I am still taking in the greatness that is hulu.com … a big media company that has gotten it. This morning I bounced over and saw that they’ve recently added a new “program” called, Hulu How-To’s. Nothing earth shattering — the typical screencast of how to do things on the site. The thing that is entirely interesting to me is that the three how-to’s I saw were all about how to share their content. They teach you how to embed it (with the ability to embed only the parts you want), how to link it, and how to email it. Can you imagine a year ago a big media company teaching you how to redistribute their content?
Update … here is something I didn’t know. Hulu is unavailable outside the US. While I have no interest in supporting Internet filtering I am torn about the notion of perceived progress related to limiting access to content.
Two additional observations:
Several years ago big media started demanding that higher education take action against piracy on our networks. I have to say that I do not blame them doing so. Piracy of music, and more recently movies and software, is illegal and should not be tolerated. I think a lot of people didn’t agree with the approaches the big boys utilized and we all wished they saw the value in being more open — we’ve all heard both sides of the conversation so no need to rehash. One of the things we all did to help fight illegal file sharing was limit bandwidth on our campuses so students could push fewer bits through our pipes. We don’t monitor what gets pushed, we just make sure they aren’t using too much. When they do, we are forced to assume it is because they are sharing large media files and we turn off their access for a time. Am I the only one beginning to find it incredibly ironic that some of these same big media folks are now seeing the value in allowing open access to their properties and all of it requires a boatload of bandwidth? I am guessing they will now cry foul about our limiting the very networks they were once so concerned about.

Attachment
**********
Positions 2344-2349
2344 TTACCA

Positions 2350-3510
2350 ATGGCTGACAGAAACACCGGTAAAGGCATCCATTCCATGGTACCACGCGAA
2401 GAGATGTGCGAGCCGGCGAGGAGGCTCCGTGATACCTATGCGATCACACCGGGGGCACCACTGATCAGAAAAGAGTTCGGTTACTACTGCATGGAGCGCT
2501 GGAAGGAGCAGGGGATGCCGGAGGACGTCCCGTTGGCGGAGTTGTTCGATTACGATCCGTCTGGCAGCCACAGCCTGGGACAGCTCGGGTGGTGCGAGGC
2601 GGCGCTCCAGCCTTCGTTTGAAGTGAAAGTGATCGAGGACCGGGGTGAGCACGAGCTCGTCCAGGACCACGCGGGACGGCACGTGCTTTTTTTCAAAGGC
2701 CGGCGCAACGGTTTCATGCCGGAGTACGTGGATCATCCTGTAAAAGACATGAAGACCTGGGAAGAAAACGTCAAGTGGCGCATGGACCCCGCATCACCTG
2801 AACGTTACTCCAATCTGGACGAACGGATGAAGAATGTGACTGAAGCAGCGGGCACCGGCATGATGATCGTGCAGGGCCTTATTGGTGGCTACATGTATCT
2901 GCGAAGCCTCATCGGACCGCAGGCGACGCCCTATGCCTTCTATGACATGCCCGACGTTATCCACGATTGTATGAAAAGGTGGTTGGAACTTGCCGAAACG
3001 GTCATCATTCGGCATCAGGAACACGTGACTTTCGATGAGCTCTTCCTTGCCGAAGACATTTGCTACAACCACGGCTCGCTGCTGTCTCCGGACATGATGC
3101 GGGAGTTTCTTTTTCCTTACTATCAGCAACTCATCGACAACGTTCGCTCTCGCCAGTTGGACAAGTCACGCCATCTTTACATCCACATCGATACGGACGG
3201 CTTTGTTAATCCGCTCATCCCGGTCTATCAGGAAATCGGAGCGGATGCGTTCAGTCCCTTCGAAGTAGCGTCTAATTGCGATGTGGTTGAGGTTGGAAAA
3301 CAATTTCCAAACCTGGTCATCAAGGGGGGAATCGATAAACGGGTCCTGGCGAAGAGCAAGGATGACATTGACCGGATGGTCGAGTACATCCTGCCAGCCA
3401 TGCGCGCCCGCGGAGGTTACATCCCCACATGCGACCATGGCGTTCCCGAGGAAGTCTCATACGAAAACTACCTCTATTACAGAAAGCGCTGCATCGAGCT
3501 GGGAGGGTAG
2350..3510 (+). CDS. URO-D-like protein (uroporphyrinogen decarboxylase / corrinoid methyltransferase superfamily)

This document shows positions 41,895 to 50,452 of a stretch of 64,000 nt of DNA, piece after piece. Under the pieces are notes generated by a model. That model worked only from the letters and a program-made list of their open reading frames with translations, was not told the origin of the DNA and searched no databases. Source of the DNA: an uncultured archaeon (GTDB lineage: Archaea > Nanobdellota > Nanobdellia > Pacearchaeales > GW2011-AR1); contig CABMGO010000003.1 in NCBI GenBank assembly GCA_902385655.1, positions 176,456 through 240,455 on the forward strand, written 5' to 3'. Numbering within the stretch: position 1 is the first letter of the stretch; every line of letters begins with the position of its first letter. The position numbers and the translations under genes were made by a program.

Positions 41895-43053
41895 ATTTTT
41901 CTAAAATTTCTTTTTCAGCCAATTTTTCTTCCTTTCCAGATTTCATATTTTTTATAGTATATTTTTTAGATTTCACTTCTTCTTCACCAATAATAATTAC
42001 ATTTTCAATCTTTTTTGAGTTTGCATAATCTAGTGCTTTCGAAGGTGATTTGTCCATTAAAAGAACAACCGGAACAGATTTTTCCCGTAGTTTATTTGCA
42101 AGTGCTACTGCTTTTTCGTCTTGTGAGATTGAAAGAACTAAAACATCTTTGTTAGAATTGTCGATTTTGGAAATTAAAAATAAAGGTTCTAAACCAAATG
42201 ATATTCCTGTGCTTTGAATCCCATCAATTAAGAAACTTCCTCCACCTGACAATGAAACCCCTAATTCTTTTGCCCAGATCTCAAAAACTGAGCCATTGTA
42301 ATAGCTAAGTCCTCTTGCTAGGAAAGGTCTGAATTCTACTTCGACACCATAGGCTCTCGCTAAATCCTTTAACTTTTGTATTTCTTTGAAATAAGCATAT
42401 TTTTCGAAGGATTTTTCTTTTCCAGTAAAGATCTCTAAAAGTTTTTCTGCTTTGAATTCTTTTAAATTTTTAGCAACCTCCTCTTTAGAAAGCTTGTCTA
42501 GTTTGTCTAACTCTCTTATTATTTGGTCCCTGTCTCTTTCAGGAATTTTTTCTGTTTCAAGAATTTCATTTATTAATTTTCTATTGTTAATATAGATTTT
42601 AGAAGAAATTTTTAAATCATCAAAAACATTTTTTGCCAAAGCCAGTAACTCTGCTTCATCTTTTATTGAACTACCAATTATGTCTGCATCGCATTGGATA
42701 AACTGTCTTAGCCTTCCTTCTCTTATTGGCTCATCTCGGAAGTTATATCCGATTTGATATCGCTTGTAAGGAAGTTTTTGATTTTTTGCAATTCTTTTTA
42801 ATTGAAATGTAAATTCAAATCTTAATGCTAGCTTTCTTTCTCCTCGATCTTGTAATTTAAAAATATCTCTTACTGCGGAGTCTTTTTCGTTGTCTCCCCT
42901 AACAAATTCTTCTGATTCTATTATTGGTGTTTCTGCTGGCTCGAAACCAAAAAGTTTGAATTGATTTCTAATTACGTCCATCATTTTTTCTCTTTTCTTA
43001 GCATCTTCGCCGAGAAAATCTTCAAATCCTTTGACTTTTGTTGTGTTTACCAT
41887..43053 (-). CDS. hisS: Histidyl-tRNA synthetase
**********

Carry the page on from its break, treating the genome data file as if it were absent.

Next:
The second observation has to do with Obama’s decision to share his Fireside Chats via youtube instead of just radio. I heard some folks on NPR bashing the decision and coming up with a handful of reasons why it is wrong. I’m not so much impressed that he chose youtube as the platform, I am impressed that he decided to do it on a social platform. Youtube allows for feedback, video responses, and the reuse of media via embed tags. Imagine what an amazing open archive these will be as we go forward. Open educational resources at their best.
11 thoughts on “More Hulu and Big Media”
I’ve still never seen Hulu in action. All I get is a “YOU CAN’T SEE THIS FROM WHERE YOU ARE!” fail message. Yay big media. No thanks.
Interestingly, Obama has turned off ratings and comments on his video postings (at least the ones that I looked at). Also, one risk I see with YouTube, and maybe this was mentioned on NPR, is what happened when the video was over. I got the video suggestions that appear over the just completed one and the choices were: (1) Obama’s speech in Chicago and (2) Crazy Cat Attaching Spuds Dog. Not exactly what you hope to be associated with a presidential fireside chat.
D, that’s too bad. It really is a move in the right direction (I guess as long as you live in the States). Another reason why open needs to be really open. When we get together in Borelando for ELI I’ll show it to you 😉
Interesting comment, Scott, about the crazy cat attacking spuds dog. I see where you are coming from. I wonder if public figures worry or ever worried about what content follows them on radio and TV? I am asking that question for realz. Network television can carry the debate and then show a hot-dog eating contest between a man and a bear. I wonder if it is just a question of understanding the conventions of the medium.